PlayerUnknown’s Battlegrounds, often abbreviated as PUBG, has displayed a staggering number of players, salesand viewers. Now being brought up in the same conversation as top esport titles, the promising new game shows little signs of slowing down.
The “last man standing” concept is brought to life as players work to scavenge a large map for weapons, ammo and anything else that’ll keep them alive. They do so while attempting to eliminate the rest of the competitors.
Battlegrounds rewards neither a defensive nor aggressive player, but rather, a savvy combination of both. Players must be incredibly intuitive and strategical to both survive and earn the winning title as last man alive.
Breathtaking statistics for PUBG
As of last week, the PC game surpassed ten million sales after only being released in March 2017. Battlegrounds has been consistently drawing viewers from its Steam rival, Counter-Strike: Global Offensive. CS:GO is an A-list, first-person shooter game in terms of global players and viewership.
Battlegrounds and its developer, Bluehole, has hit a cluster of milestones since the game’s release. On the morning of Aug. 27, the game’s concurrent players exceeded that of Dota 2, a heavy-hitter in the esports space. Less than two weeks later on Sep. 8, Bluehole’s new megahit toppled that feat by hitting a concurrent player count of over one million.
These statistics are striking, but the game still lies in the shadows of Riot’s League of Legends, which at one point brandished over 7.5 million simultaneous players. In the same breath, Battlegrounds did dethrone League of Legends as the most watched game back in August on Twitch, a streak that hasn’t been broken in 34 months. Did we mention that the game hasn’t even been fully released yet?
A fresh and addicting game
Observing the game itself, it’s not difficult to see how Battlegrounds would eventually become as popular as it is today.
The concept of a last-man-standing game is easy to grasp for all types of players, especially when compared alongside intimidating games like Dota 2 or League of Legends. Anyone that’s new to Battlegrounds can watch a single match and practically understand the entirety of the game. In other words, you could say the game has a low barrier to entry in terms of spectating, relative to other PC games.
Battlegrounds can be dubious. With players and items scattered throughout various locations across the maps, winning the game is no easy feat.
Game creator Brandon Greene attributes this to Battlegrounds’ fresh and ever changing feel. He says it’s a “different story” every time you play. Greene furthered his point of randomization in an interview with Rolling Stone, comparing PUBG to a game of poker.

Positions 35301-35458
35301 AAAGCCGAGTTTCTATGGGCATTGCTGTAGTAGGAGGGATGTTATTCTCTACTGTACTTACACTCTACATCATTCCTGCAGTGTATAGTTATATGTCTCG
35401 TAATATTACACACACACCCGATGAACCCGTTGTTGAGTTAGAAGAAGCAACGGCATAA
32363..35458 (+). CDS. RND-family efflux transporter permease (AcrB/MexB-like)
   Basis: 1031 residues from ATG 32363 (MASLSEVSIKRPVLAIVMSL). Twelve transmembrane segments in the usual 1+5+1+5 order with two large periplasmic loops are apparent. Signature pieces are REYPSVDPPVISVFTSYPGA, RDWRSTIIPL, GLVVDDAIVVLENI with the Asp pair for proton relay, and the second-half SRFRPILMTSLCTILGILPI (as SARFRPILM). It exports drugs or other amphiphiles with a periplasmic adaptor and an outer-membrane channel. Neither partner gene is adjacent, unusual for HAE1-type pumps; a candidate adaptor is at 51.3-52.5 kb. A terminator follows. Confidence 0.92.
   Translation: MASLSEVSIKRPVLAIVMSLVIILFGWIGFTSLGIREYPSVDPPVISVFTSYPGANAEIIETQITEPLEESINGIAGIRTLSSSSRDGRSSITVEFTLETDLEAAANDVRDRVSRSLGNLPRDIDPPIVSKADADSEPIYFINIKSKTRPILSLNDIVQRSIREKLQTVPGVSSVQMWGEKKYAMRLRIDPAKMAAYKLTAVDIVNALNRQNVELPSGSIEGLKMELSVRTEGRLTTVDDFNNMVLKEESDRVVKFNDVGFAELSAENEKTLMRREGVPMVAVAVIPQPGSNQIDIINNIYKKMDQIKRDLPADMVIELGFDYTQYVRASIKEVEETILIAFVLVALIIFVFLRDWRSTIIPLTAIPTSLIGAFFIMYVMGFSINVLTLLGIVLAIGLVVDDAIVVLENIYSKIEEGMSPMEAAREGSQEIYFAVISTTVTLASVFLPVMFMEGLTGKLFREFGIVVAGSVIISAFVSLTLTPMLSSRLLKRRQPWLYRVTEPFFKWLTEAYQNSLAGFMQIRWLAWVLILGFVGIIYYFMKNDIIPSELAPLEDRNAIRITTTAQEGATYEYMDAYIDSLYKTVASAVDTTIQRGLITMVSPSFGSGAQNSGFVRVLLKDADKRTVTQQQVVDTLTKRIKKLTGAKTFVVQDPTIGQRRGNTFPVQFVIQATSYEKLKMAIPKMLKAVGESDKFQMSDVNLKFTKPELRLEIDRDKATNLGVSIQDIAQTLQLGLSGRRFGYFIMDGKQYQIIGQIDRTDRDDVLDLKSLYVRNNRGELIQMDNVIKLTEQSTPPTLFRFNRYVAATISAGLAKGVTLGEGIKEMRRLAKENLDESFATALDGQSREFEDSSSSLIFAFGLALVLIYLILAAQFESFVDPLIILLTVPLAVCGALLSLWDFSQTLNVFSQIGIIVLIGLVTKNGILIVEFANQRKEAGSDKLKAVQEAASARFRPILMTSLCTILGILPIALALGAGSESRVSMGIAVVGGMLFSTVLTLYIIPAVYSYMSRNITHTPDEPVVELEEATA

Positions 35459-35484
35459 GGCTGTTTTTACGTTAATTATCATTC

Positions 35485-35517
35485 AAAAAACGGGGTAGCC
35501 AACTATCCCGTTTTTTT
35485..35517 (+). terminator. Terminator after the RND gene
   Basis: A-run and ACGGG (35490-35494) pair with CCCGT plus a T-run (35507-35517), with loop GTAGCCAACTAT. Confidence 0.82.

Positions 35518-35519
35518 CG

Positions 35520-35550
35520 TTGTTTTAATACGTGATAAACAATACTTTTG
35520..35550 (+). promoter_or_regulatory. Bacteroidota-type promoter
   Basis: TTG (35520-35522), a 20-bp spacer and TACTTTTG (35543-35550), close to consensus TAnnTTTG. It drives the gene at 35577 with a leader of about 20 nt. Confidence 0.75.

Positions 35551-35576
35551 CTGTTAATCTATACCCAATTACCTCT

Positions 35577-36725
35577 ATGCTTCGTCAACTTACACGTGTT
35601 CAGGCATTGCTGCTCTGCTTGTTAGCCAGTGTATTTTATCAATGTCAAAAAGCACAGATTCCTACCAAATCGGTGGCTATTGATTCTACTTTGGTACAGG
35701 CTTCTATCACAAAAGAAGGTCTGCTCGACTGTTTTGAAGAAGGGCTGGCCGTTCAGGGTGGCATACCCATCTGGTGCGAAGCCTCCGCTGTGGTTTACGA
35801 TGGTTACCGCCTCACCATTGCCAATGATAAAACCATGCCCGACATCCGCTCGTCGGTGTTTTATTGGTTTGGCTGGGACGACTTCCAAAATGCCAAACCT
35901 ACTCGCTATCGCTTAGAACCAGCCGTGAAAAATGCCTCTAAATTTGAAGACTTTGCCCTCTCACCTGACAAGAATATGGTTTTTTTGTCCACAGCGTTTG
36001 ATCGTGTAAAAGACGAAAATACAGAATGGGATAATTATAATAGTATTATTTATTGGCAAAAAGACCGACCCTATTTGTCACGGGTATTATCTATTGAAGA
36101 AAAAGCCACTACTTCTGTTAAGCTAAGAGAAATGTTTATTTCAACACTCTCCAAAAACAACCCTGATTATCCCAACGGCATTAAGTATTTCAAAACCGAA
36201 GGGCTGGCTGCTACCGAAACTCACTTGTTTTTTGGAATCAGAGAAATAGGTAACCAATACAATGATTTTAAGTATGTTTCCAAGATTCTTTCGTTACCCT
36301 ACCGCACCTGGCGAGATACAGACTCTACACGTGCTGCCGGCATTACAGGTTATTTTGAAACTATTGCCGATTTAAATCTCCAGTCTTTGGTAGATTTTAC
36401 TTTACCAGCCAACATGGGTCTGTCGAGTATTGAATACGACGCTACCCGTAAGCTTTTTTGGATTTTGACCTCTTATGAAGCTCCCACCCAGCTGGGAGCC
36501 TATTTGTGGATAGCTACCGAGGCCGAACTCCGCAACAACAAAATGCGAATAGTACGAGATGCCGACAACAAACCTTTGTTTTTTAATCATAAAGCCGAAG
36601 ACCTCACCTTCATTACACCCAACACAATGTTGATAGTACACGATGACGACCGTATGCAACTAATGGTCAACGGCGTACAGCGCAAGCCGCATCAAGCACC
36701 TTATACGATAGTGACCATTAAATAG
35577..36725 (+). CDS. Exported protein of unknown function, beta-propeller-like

“Sometimes, you’re dealt an awful hand, but that doesn’t mean you can’t make it to the final table.”
Whether you’re a professional gamer or someone who is playing their first-ever PC game, Battlegrounds is fun. As a tactical-shooter game, the tasteful amount of unpredictability and quirkiness just never seems to get old.
Still, Battlegrounds will challenge even the most elite players. The pleasant frustration seems to work in Bluehole’s favor as it keeps people coming back for more. No matter how you look at it, Battlegrounds is shaping up to becoming a serious competitive esport with a promising future.
On the cusp of becoming the next big esport
In August, Bluehole teamed up with ESL to host the Gamescon PUBG Invitational with a prize pool of $350,000. A pot of winnings this size is comparable to that of already well-established games like CS:GO and Dota, which is immensely impressive due to PUBG’s status as a new game.
The invitational was the first time testing out Battlegrounds in an authentic competitive setting. The event turned out to be a major blockbuster, reaping a wealth of positive and constructive feedback from the community as well as demoing some gameplay.
Still in its “Early Access” stages, Bluehole is paying close attention to community feedback, ensuring the game snowballs organically. Keeping that in mind, Greene still has his sights set on ultimately developing Battlegrounds into a new thriving and unique esport, per the Rolling Stone piece:
“I want to create spectacle in esports. I want 64 people sitting in the center of an arena with a stadium full of people watching. And then each player has to get up and walk off [as they’re eliminated].”
With Battlegrounds’ momentum growing quickly, the aspirations for the game as an esport seems likely. Battlegrounds is effectively and rapidly attracting the interest of bookmakers and fans alike.
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Valuable asset for bookmakers
GG.bet is also offering odds on streamers playing online, even/odd kill counts. Betting on Battlegrounds a seemingly simple game to wager on. Affiliate partnership manager at GG.bet, Damir Dedic, spoke with Esports Betting Report about the title:
“Everyone at the office is addicted to the game, so naturally, we were looking for ways to get involved somehow,” he said. “With esports slowly picking up PUBG, we decided that it was the right timing to start accepting bets.”
Although GG.bet was unable to share the details and volume of its Gamescon Invitational interaction, Dedic detailed the advantages of being the first bookmaker to explore Battlegrounds.
“It’s a new and undiscovered market for bookmakers, so there are certain risks involved with that. But being on the forefront of potentially the next big esport is definitely worth the risk.”
GG.bet will still be accepting bets during Battlegrounds developmental stages, with the likelihood of becoming an even more bankable betting asset later on.
“If big event organizers and viewers will turn up, then PUBG can become a huge betting market,” Dedic predicted.